The airline said it is suffering a “major IT systems failure” around the world. It didn’t say what was causing the problem but said there was no evidence of a cyber-attack.

A union official accused BA of cutting costs by laying off IT staff last year and outsourcing the work to India.

“This could have all been avoided,” said Mick Rix, national officer for aviation at the GMB union. “We can only feel genuinely sorry for the tens of thousands of passengers who are stranded at airports and face having their travel plans and holidays ruined.”

BA operates hundreds of flights from the two London airports on a typical day — and both are major hubs for worldwide travel.

Several hours after problems began cropping up Saturday morning, BA suspended flights up to 6pm (1700GMT) because the two airports had become severely congested. The airline later scrapped flights from Heathrow and Gatwick for the rest of the day.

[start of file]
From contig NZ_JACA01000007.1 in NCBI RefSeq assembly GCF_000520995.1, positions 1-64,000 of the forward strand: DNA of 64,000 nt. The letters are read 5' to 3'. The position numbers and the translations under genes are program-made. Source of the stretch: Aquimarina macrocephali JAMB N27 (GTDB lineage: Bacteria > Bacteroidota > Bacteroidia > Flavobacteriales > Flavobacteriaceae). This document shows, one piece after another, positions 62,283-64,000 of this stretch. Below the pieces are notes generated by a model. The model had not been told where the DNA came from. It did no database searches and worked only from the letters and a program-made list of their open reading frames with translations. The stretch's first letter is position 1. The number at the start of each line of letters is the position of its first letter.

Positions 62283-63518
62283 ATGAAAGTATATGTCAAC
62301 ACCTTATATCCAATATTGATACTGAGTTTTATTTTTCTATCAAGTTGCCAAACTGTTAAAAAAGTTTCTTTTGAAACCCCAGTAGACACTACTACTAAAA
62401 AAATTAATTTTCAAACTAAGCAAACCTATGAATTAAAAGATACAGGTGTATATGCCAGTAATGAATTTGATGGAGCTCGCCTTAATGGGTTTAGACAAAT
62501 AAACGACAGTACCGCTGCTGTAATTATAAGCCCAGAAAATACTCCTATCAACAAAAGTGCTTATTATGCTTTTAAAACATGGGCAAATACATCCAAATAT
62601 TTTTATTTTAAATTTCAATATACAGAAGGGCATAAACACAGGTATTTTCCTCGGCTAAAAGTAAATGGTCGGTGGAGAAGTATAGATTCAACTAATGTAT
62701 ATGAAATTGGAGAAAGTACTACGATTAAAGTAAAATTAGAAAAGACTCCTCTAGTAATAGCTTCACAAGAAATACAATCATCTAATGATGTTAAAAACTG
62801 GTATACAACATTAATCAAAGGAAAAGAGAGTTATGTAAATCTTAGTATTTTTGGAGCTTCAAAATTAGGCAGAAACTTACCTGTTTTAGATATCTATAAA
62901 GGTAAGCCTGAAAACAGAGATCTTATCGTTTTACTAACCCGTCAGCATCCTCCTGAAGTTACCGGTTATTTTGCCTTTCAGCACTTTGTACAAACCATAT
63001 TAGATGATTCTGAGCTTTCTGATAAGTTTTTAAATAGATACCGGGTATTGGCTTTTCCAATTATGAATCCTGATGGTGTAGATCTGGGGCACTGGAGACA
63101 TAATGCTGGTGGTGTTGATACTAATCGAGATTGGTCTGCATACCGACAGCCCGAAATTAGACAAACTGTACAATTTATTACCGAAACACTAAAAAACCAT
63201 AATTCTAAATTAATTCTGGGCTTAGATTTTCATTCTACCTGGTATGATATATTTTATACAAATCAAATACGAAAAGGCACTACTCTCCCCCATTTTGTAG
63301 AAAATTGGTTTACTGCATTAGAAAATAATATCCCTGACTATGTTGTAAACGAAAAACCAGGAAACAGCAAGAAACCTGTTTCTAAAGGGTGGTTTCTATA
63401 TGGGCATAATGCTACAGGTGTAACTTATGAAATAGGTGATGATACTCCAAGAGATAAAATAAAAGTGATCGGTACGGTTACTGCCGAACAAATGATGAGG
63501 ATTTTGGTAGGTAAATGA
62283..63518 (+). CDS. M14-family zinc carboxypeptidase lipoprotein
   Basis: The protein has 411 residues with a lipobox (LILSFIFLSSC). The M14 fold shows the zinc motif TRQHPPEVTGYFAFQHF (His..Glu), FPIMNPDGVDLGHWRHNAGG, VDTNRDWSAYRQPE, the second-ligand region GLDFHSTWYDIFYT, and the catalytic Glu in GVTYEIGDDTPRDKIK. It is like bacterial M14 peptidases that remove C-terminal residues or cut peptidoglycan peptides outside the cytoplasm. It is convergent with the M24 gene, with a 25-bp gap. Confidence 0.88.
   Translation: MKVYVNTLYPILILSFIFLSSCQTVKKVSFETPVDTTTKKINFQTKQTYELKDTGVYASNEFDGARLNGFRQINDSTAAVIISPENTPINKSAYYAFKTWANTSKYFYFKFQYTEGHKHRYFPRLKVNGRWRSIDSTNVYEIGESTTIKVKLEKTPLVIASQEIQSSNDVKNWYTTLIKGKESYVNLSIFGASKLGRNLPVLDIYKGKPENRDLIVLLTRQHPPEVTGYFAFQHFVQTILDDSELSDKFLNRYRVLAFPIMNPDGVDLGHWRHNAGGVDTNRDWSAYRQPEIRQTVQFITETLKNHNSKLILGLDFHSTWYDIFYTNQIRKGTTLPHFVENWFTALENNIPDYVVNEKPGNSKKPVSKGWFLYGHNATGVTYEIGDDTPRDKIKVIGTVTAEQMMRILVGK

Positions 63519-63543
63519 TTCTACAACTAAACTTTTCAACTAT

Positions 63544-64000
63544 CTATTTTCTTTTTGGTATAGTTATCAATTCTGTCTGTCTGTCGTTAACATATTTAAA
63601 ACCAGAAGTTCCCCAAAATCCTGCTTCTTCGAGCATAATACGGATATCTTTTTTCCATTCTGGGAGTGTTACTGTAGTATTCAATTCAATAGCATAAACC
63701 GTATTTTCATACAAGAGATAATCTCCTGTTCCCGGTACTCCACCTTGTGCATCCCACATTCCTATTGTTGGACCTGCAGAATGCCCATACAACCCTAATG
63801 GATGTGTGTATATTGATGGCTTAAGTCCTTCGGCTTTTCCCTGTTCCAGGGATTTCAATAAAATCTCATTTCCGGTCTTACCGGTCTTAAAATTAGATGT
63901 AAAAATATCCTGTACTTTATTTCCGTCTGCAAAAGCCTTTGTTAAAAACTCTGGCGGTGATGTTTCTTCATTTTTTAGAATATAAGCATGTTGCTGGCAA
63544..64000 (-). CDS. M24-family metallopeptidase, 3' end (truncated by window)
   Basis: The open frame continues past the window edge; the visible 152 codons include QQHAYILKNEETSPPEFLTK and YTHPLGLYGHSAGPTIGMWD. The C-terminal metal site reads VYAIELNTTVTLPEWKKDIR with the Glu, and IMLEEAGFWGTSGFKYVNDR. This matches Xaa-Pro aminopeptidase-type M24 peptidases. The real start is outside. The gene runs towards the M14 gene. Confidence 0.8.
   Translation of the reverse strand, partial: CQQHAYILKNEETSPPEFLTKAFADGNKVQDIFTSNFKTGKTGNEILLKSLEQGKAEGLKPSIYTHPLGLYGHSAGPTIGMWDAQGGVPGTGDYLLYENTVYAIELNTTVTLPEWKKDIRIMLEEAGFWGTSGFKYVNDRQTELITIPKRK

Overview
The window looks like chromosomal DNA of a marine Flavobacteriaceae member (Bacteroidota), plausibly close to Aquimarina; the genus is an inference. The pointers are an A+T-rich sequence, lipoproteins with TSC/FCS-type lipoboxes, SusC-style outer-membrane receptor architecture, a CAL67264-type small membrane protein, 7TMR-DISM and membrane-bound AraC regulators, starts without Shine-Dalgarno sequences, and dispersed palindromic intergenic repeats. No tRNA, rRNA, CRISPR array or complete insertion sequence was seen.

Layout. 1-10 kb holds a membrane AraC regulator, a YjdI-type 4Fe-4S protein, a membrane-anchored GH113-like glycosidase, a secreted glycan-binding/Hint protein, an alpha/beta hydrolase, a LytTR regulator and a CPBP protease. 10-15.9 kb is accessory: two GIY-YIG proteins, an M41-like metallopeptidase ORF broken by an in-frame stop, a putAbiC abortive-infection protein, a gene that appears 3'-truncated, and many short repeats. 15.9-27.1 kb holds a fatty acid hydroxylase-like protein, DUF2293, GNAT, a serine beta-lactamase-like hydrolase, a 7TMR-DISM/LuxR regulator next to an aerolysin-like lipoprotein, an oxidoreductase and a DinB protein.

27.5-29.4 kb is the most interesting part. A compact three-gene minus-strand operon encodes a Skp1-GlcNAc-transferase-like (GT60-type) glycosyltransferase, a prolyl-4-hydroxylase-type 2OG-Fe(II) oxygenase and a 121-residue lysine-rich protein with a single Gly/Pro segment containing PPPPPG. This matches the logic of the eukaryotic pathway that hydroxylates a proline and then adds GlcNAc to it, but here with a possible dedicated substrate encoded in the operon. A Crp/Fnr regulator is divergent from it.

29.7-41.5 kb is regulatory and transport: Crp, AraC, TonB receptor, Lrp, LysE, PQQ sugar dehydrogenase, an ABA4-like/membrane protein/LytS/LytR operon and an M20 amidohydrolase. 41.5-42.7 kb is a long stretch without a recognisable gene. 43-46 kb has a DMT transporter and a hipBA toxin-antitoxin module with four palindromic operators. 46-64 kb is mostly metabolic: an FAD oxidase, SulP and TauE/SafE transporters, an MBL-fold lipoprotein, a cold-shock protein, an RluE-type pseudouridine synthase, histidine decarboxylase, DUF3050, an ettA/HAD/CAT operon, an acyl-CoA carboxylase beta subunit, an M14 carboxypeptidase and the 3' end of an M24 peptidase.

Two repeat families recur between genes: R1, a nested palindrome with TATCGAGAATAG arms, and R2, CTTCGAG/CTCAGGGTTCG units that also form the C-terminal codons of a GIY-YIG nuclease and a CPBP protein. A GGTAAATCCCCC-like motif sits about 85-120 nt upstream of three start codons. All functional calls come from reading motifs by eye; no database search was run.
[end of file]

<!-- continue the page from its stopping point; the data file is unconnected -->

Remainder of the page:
Passengers at Heathrow reported long lines at check-in counters and the failure of the airline’s website and its mobile app. BA said the crash also affected call centers.

The airline said it is working to restore services out of Heathrow and Gatwick beginning Sunday, although there will still be some disruptions. It said it expected that London-bound long-haul flights would land on schedule Sunday.

One person posted a picture on Twitter of BA staff writing gate numbers on a white board.